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Henry Ford Health System Will Study the Effectiveness of Anti-Malarial Drug on COVID-19

The Detroit Hospital is Chosen to be the First U.S. Hospital to Begin a Large-Scale Study on the Drug


Henry Ford Health Systems will be the first U.S. hospital to conduct large scale tests on antimalarial drug Hydroxychloroquine, and its effectiveness in preventing the spread of COVID-19. The “Will Hydroxychloroquine Impede or Prevent COVID-19,” or WHIP COVID-19 Test will look at the usefulness of the drug in preventing the spread of COVID-19 among first responders, and will utilize volunteers who are healthcare workers or first responders in its testing.

The drug, Hydroxychloroquine, which has been touted by President Trump has a treatment for the disease, is a U.S. Food & Drug Administration (FDA)-approved arthritis medicine that is also used to prevent or treat malaria. Henry Ford Health System doctors are currently prescribing the drug as an off-label treatment used only by sick and hospitalized, COVID-19-positive patients. The aim of the study would be to determine whether the drug, used somewhat in treatment, would also work to prevent the virus.

“To produce relevant results, a study like this needs to be conducted in a geographic area with active COVID-19,” shared Dr. Steven Kalkanis, CEO of the Henry Ford Medical Group and Senior Vice President and Chief Academic Officer for Henry Ford Health System in a press release.

“Unfortunately, we’re now a hot spot in the United States. But Detroit has always been the comeback city. Detroit turned car factories into tank factories and won World War II. Detroit stands for resilience. Detroit will lead the country in our war against COVID-19. Our hospital workers and first responders are heroes, reporting to duty every day in spite of COVID-19. And while this is only a study of an unproven medication – there are no proven cures or preventative treatments for COVID-19 – we owe it to them to look for ways to protect them.”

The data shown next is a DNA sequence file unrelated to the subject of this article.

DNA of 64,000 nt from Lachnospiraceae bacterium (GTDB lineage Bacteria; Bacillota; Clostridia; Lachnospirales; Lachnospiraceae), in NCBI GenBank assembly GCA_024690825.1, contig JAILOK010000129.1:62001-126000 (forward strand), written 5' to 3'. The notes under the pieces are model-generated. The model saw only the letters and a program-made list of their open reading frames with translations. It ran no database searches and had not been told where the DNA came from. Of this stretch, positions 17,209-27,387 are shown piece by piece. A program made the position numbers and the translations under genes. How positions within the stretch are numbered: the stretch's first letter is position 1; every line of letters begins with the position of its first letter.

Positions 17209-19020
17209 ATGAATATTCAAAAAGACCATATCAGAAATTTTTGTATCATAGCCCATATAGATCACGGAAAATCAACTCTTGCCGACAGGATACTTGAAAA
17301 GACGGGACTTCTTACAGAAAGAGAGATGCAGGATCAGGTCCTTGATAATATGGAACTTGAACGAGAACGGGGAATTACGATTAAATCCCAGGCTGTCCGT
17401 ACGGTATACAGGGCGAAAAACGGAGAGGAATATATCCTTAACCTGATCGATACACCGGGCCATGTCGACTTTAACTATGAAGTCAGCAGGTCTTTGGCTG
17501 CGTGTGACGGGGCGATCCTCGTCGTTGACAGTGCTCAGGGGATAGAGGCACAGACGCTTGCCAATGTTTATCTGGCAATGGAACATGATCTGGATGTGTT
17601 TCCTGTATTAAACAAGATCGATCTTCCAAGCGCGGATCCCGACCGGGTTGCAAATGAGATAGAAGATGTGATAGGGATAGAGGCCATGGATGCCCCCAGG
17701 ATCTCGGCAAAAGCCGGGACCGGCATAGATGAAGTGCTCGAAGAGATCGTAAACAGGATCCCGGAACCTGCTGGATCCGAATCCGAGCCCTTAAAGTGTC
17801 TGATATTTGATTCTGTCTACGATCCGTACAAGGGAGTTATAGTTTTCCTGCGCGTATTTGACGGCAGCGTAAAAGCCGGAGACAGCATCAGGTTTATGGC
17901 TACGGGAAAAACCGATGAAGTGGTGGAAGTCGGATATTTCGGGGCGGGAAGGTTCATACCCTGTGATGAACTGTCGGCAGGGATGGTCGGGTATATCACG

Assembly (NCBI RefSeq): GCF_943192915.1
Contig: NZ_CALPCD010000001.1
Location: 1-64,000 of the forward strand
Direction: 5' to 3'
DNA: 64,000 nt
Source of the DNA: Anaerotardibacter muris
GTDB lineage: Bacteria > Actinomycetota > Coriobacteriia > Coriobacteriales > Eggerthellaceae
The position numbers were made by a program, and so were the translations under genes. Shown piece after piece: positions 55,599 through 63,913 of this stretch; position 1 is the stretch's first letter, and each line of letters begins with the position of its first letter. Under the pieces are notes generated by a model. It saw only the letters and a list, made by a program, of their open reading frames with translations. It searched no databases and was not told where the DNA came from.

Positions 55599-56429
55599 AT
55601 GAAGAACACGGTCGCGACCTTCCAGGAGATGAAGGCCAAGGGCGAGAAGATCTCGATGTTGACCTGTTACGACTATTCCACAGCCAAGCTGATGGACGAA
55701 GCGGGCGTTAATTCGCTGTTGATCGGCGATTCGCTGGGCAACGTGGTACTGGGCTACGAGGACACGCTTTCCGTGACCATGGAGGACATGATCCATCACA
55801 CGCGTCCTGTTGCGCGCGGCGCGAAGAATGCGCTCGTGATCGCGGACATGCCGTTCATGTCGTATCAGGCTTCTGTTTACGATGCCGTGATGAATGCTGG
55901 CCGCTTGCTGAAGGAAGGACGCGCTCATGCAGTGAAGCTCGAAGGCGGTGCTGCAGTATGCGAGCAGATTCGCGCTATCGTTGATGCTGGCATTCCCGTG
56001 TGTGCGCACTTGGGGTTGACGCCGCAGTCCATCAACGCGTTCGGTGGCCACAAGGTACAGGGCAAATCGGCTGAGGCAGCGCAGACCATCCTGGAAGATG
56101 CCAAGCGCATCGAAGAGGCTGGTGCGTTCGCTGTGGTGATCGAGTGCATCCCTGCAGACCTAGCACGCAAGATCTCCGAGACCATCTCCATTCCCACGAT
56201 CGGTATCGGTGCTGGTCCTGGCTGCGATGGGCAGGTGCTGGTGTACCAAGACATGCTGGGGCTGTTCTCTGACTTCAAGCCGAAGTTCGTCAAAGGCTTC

Henry Ford Health System, which receives around $100 million in annual funding for testing, has already involved in numerous COVID-19 trials with partners around the world. At the present moment, there are at least 25 studies either underway or being reviewed at their hospitals as part of the fight to treat or prevent COVID-19.

“Given our broad clinical trials and translational research infrastructure, we are grateful to bring this type of large-scale effort to the COVID-19 battle,” added Dr. Marcus Zervos, division head of Infectious Disease for Henry Ford Health System, in the press release put out.

At the moment, the WHIP COVID-19 Test is operating solely with volunteers, and hospital healthcare workers within the Metro Detroit area will be able to volunteer to participate. Those who are working in part of the Detroit COVID Consortium, a recently announced healthcare collaboration on COVID-19 using research from Henry Ford Health System, Ascension, DMC, Wayne State University, and Beaumont, will also be able to take part in the study.


  • Being a badged employee of a southeast Michigan hospital system
  • Badged City of Detroit first responders
  • Badged bus drivers of the Detroit Department of Transportation
  • Age between 18-75
  • Not currently exhibiting COVID-19 symptoms
  • Never previously diagnosed with COVID-19
  • No significant heart or retinal disease
  • No one who is pregnant or nursing

Due to limited enrollment capacity, not everyone who applies to take part will be eligible for enrollment in the study. More information for those interested in taking part can be found here.

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